Physiotherapy and dedicated child-care at Kismayu Centre

Maryan celebrating her son Mohamed’s recovery following psychotherapy sessions provided by Lutheran World Federation (LWF) in Kismayo

Early detection of health-related anomalies and prompt remedial action can have massive benefits in a child’s normal growth and development. This has been witnessed in the case of three-year-old Mohamed Bishar who is a registered patient at the Rehabilitation Centre operated by Lutheran World Federation (LWF) in Kismayo town of Somalia.

“Baby Mohamed was born with low birth weight. I noticed that he was different from the other children. He had a very small body and his skin was very light. He could neither breastfeed, nor suck on water from a baby bottle,” says Maryan Ibrahim, Mohamed’s mother. Low birth weight is a term used to describe babies who are born weighing less than 2,500 grams.


Desperate parents seeking medical assistance

First, his parent took him to Kismayo General hospital where he was put on nutritional support. At the age of six months, he could not achieve his normal developmental milestones. He could not roll over, turn, sit or control his neck. His parents were advised to seek physiotherapy in Mogadishu capital.

Mohamed’s parents were worried.  Their financial situation was weak and they could not afford to take their son to Mogadishu for medical support. Mohamed’s father is a part-time driver and Maryan is a full-time housewife. A neighbor advised them to take the child to a traditional herbalist which they did out of desperation. The traditional doctor told them that they should give the child some medicines twice a day. They were also given some liquid herbs and were advised to use them for bathing the baby. This did not work. Mohamed ended up having allergic reactions and had experienced pain all over his body.

“Our marriage was also on the rocks. My husband blamed me for the child’s condition. We separated in 2020 during the COVID-19 Pandemic. He took custody of the other six children and left me with Mohamed. I relocated together with Mohamed to my uncle’s house because I did not have a roof over my head and required family support,” says Maryan.

Intervention by LWF brings positive changes

One day, she was visited by one of the LWF community mobilizers after being identified during community mobilization and requested for more information before setting an appointment for her at the LWF Educational Assessment and Resource Centre (EARC) in Kismayo. Mohamed’s mother was very grateful and took the opportunity immediately after hearing about the good news that she would be supported with all the rehabilitation services for free.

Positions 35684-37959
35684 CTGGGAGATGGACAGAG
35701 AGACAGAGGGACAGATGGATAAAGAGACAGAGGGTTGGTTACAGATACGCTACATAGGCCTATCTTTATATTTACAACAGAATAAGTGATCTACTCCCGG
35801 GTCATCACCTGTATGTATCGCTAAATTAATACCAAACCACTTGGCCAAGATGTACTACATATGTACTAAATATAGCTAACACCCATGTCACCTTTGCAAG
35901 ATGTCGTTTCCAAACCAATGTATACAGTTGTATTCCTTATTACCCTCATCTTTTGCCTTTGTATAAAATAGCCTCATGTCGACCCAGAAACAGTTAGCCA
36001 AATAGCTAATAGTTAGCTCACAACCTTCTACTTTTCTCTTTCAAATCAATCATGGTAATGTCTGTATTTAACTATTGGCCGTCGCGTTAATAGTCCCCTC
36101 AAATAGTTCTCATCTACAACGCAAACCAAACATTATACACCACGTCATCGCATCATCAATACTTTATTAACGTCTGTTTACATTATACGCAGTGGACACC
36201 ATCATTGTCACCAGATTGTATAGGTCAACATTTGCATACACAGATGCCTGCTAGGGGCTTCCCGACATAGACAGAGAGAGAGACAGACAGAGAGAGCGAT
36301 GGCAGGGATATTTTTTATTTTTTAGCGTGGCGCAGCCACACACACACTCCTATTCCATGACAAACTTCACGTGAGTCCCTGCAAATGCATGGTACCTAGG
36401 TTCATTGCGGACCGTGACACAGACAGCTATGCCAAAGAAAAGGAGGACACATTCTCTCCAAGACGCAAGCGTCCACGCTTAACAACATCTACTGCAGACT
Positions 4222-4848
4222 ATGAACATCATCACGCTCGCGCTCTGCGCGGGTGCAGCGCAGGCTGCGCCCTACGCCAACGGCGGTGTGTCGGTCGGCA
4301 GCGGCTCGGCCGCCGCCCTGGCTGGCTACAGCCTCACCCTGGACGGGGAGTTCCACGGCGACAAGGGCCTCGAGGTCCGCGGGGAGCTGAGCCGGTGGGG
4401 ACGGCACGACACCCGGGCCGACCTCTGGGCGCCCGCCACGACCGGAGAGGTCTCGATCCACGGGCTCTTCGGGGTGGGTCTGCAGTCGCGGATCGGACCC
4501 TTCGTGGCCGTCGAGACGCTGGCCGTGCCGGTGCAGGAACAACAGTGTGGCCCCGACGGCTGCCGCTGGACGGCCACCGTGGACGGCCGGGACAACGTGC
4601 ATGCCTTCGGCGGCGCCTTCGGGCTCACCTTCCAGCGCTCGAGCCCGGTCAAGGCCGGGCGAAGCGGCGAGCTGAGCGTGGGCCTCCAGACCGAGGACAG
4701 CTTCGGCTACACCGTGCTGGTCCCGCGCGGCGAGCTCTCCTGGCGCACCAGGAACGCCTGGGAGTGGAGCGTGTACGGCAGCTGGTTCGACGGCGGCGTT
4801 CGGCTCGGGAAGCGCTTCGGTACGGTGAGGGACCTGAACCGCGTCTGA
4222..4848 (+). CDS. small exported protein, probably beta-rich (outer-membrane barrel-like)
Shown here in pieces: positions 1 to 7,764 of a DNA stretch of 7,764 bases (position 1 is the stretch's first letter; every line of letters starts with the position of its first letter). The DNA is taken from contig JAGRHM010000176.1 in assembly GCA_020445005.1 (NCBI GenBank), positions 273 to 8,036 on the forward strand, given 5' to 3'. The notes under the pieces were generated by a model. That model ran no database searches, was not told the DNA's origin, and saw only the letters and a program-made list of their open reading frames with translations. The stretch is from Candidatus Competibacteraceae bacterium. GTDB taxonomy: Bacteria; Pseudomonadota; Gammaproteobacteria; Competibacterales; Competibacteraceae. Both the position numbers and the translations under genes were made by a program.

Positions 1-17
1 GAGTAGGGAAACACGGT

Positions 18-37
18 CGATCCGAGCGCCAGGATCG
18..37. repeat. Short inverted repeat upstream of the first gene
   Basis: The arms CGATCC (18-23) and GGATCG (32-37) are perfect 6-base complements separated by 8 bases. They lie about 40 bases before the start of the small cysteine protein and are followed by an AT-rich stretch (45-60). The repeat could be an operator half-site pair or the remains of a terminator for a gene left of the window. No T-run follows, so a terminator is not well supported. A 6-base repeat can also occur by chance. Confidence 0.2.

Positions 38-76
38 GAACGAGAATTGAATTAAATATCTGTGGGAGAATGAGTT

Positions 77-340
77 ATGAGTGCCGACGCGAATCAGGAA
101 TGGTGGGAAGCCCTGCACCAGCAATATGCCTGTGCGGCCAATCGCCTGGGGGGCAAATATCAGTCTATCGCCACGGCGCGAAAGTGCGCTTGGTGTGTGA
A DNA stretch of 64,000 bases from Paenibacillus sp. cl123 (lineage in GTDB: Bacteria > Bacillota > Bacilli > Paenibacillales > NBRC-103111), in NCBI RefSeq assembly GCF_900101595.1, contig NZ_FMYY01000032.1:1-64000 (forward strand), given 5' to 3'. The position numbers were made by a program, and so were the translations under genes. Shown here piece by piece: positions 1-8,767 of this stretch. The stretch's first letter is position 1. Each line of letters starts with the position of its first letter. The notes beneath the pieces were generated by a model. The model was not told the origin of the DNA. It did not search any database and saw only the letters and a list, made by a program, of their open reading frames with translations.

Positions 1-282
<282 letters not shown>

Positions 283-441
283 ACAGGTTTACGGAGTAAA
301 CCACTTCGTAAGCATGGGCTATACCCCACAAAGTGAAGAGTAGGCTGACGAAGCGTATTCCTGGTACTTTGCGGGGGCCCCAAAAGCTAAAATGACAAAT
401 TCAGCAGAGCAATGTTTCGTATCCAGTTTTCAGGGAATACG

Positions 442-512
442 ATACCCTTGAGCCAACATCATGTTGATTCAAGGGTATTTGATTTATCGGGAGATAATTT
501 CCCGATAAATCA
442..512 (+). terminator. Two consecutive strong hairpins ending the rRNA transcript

On 11th October 2020, Mohamed was brought to the resource centre and was received by the LWF Technical Staff. Mohamed was technically assessed and after a comprehensive examination, he was registered and was given an appointment for physiotherapy sessions three times a week. Mohamed was also enrolled in the playgroup therapy program once a week. Mohamed’s mother was provided with psychosocial and counselling services and was advised on hygiene and nutritional support.

Hope as Mohamed’s condition begins to improve

Mohamed started improving day by day. He could tolerate the exercise programs and his muscle bulk and muscle tone started improving. His digestion system was also improving. “Following three weeks of continuous physiotherapy sessions, Mohamed is able to sit on his own, roll over and hold objects firmly with both hands. His weight has also started improving,” notes LWF Psychotherapy Officer Shukri Abdi in Kismayo.

Mohamed was able to achieve most of the developmental milestones and his overall health was improving. At the age of two years and three months, he was able to crawl fully on his own and would attempt to stand up on his own. Maryam has been guided on how to perform basic physiotherapy for home-care programs such as exercises, gentle massage, play therapy, enhancing child growth, improving on exercise tolerance, feeding program, sleep cycle management and attaining functional activities.

Mohamed’s mother has been supported on logistics and transport to and from the resource centre by LWF as they lived far from the centre and is unable to cater for transport on her own. Mohamed is also being supported by LWF on feeding program on monthly basis including the dry ration program for the EARC and students with special needs. In addition, Mohamed’s siblings are also being supported with their education as they have been referred to the LWF office for assessment and school placement. “They have received school uniform, exercise books, pencils and rubbers as they have been placed in Horyeel Primary School in Calanley area, one of the schools supported by LWF Somalia”, says Shukri of LWF.

With support from Radio Aid, LWF under the Kenya-Somalia program reaches out to people of concern in Somalia and provides humanitarian assistance within its mission to address the causes and effects of human suffering and poverty.  

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